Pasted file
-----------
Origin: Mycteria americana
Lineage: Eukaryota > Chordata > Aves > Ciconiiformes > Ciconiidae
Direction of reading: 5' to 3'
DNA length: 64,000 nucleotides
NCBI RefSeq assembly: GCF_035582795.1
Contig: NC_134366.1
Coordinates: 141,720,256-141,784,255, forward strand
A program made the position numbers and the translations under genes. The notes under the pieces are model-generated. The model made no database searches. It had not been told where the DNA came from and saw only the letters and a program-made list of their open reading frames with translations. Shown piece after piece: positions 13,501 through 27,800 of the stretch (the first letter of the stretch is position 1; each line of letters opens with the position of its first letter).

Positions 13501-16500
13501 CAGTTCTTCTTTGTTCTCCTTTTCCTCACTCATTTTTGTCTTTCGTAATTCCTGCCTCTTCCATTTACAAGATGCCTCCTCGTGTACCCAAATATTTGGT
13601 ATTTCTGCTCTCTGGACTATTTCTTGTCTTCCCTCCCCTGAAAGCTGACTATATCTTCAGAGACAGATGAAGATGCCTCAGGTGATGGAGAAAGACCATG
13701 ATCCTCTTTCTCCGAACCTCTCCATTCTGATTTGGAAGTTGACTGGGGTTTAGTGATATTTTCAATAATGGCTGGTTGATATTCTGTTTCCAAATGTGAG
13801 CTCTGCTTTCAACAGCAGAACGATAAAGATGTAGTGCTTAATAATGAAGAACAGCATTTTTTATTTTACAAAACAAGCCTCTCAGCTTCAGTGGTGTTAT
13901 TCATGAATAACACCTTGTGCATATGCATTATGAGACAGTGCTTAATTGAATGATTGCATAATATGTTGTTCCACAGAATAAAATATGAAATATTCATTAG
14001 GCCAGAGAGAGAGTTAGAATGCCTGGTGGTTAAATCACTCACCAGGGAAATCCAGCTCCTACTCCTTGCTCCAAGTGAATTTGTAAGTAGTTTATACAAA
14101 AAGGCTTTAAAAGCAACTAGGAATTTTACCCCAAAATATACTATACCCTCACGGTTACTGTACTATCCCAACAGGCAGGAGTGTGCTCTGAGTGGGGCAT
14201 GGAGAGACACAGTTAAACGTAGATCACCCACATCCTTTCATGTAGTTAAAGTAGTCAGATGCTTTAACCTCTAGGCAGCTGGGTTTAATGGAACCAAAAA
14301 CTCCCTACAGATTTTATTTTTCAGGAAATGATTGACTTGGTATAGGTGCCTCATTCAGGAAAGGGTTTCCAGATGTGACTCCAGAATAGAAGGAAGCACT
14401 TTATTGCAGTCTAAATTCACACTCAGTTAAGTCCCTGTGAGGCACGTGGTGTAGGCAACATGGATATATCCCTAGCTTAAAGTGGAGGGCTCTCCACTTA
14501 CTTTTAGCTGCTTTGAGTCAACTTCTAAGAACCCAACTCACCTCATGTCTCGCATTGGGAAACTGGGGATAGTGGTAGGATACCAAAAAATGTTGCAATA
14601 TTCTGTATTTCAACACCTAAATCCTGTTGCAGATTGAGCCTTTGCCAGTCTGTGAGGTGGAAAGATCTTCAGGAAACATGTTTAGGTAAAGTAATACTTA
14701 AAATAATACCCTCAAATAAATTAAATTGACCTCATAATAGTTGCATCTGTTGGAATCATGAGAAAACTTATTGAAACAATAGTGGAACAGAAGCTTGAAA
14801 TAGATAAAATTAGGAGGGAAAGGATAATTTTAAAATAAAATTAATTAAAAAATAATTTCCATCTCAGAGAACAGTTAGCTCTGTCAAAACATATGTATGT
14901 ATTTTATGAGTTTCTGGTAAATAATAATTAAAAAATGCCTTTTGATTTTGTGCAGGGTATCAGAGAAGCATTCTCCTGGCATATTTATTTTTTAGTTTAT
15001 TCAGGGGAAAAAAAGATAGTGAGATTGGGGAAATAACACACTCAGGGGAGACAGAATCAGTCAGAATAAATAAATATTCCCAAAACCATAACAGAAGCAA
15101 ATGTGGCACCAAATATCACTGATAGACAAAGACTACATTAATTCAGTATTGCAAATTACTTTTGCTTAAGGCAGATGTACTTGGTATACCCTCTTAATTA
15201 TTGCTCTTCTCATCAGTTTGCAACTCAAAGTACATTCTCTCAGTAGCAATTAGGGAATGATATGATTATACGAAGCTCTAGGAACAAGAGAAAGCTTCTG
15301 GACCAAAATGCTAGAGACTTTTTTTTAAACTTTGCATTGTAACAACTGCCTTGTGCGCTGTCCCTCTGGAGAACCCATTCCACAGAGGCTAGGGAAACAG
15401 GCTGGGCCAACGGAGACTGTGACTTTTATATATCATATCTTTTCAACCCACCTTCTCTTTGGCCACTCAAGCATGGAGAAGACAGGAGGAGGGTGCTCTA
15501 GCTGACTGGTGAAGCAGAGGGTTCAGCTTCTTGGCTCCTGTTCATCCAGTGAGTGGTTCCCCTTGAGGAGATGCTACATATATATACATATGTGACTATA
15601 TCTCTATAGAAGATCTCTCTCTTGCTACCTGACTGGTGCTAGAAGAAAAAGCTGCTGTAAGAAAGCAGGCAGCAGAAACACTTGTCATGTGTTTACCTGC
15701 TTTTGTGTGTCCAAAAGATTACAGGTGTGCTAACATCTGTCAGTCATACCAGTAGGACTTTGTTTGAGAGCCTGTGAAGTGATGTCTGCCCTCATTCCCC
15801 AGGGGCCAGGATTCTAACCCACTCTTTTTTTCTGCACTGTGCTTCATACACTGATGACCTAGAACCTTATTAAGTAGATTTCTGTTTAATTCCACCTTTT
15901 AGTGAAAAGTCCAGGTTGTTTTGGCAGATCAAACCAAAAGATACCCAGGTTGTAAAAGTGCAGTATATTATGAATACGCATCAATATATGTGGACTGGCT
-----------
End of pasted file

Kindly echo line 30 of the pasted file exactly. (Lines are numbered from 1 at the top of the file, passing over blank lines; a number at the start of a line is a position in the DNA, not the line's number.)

15501 GCTGACTGGTGAAGCAGAGGGTTCAGCTTCTTGGCTCCTGTTCATCCAGTGAGTGGTTCCCCTTGAGGAGATGCTACATATATATACATATGTGACTATA